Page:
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Jang Bahadur Singh Vs. Chander Bali Singh and anr. - Court Judgment

LegalCrystal Citation
Subject Banking
CourtAllahabad
Decided On
Reported inAIR1939All279
AppellantJang Bahadur Singh
RespondentChander Bali Singh and anr.
Excerpt:
.....and administered by the cantonment board. [deolali cantonment board v usha devidas dongre, 1993 mah.lj 74; 1993 lab ic 1858 overruled]. - 7. it follows therefore from these definitions that the holder in section 8 is a person to whom there has been negotiation by endorsement and delivery in a case like the present, and not a person who has merely acquired rights under a sale deed. it was not stated whether or not the note had been endorsed in favour of the plaintiff and this question was not raised in argument......negotiable by the holder by endorsement and delivery thereof.5. this shows that for a promissory note payable to order, there must be negotiation by endorsement and delivery. if on the other hand the promissory note was payable to bearer the delivery would be sufficient as is provided by section 47. it is for this reason that the words occur in section 43:but if any such party has transferred the instrument with or without indorsement to a holder for consideration...6. sections 47 and 48 occur in ch. 4 'of negotiation' and section 46 states:a promissory note, bill of exchange or cheque payable to bear or, is negotiable by the delivery thereof.a promissory note, bill of exchange or cheque payable to order, is negotiable by the holder by indorsement and delivery thereof.7. it follows.....
Judgment:

Bennet, J.

1. This is a civil revision by a plaintiff against a decree of the Small Cause Court dismissing his suit. On 1st July 1933 a promissory note was executed by defendant 1, Chander Bali Singh,' in favour of defendant 2, Ranbaj Singh, purporting to be for Rs. 200 in cash. On 14th February 1936 defendant 2 executed a sale deed of this promissory note in favour of the plaintiff but no endorsement was made by defendant 2 in favour of plaintiff on 4ho back of the note and no endorsement of any kind. The defence was as follows : Ranbaj Singh has a daughter, Mt. Phulbasi Kunwar, who was married to the brother of defendant 1 and the brother is apparently dead. There are two daughters, issues of this marriage. A suit was brought by Mt. Phulbasi Kunwar for maintenance against defendant 1 and a compromise was executed in that suit by which defendant 1 agreed to maintain Mt. Phulbasi Kunwar. It is found, and is common ground that 1, or 8 days before this compromise the promissory note in suit was executed by defendant 1 in favour of defendant 2. The case for defendant 1 was that he executed this promissory note not for any cash consideration but as security that he would carry out the compromise of maintenance of Mt Phulbasi Kunwar and the compromise agreeing to meet the expenses of the marriages of her two daughters. The Court below has found that this defence is correct and that the promissory note in suit was not executed for any cash consideration but was merely executed as security. The Court therefore dismissed the suit of the plaintiff. In revision the ground is taken that plaintiff was a holder in due course and was entitled to a decree even if the promissory note was without consideration. This argument is based on the provisions of Section 43, Negotiable Instruments Act, 26 of 1881. That Section provides as follows:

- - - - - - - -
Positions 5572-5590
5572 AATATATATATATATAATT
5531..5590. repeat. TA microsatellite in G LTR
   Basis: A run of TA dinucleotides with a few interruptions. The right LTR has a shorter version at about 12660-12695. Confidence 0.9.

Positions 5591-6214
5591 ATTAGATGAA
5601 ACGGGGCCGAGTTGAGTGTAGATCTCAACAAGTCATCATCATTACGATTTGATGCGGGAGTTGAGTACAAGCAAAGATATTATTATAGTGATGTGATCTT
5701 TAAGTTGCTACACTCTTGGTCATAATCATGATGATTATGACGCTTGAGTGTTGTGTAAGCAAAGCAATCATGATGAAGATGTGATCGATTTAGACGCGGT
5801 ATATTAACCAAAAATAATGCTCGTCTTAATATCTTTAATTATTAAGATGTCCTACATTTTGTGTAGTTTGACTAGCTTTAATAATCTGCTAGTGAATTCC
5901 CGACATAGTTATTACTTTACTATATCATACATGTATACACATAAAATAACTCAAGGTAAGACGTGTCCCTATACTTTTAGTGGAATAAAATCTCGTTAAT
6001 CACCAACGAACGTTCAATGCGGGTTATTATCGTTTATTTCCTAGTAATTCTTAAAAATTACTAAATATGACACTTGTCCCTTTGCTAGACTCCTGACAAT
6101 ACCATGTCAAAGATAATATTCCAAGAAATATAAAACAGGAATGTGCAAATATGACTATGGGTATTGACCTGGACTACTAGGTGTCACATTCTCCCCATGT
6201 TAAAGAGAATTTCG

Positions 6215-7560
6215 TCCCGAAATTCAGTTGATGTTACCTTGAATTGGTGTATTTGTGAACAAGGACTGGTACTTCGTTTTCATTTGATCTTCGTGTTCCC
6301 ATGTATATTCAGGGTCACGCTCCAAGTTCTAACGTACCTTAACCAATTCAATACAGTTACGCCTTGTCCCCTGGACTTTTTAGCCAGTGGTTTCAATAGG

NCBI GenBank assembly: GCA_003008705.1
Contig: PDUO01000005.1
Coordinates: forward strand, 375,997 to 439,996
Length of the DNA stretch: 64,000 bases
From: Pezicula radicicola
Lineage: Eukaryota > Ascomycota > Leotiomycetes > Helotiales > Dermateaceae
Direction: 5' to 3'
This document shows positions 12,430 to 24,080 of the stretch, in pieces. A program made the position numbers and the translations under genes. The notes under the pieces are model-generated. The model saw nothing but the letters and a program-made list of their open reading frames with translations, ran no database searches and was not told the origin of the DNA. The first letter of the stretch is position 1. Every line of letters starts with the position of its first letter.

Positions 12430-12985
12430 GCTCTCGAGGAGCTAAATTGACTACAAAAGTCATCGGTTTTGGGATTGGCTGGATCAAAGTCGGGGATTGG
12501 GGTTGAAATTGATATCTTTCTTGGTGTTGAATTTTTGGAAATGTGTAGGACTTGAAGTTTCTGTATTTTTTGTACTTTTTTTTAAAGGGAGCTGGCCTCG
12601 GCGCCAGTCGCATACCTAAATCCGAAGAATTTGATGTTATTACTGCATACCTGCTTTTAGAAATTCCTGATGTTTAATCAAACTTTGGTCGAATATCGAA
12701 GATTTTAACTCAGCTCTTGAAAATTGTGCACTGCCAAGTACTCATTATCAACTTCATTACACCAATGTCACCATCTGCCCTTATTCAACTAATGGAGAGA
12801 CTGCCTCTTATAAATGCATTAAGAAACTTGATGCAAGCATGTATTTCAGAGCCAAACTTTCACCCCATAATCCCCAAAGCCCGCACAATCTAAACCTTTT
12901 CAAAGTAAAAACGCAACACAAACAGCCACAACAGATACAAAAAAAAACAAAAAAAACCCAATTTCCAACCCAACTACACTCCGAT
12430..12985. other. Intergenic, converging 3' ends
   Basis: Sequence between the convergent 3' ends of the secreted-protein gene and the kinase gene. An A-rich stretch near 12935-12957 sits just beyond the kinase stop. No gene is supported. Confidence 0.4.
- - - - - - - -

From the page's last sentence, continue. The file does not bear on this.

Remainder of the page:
A negotiable instrument made, drawn, accepted indorsed or transferred without consideration, or for a consideration which fails, creates no obligation of payment between the parties to the transaction. But if any such party has transferred the instrument with or without indorsement to a holder for consideration, such holder, and every subsequent holder deriving title from him, may recover the amount due on such instrument from the transferor for consideration or any prior party thereto.

2. The question arises whether it can be said that the plaintiff is a holder for consideration. Learned Counsel relies on Section 8. In Section 8 it is laid down as follows:

The 'holder' of a promissory note, bill of exchange or cheque means any person entitled in his own name to the possession thereof and to receive or recover the amount due thereon from the parties thereto.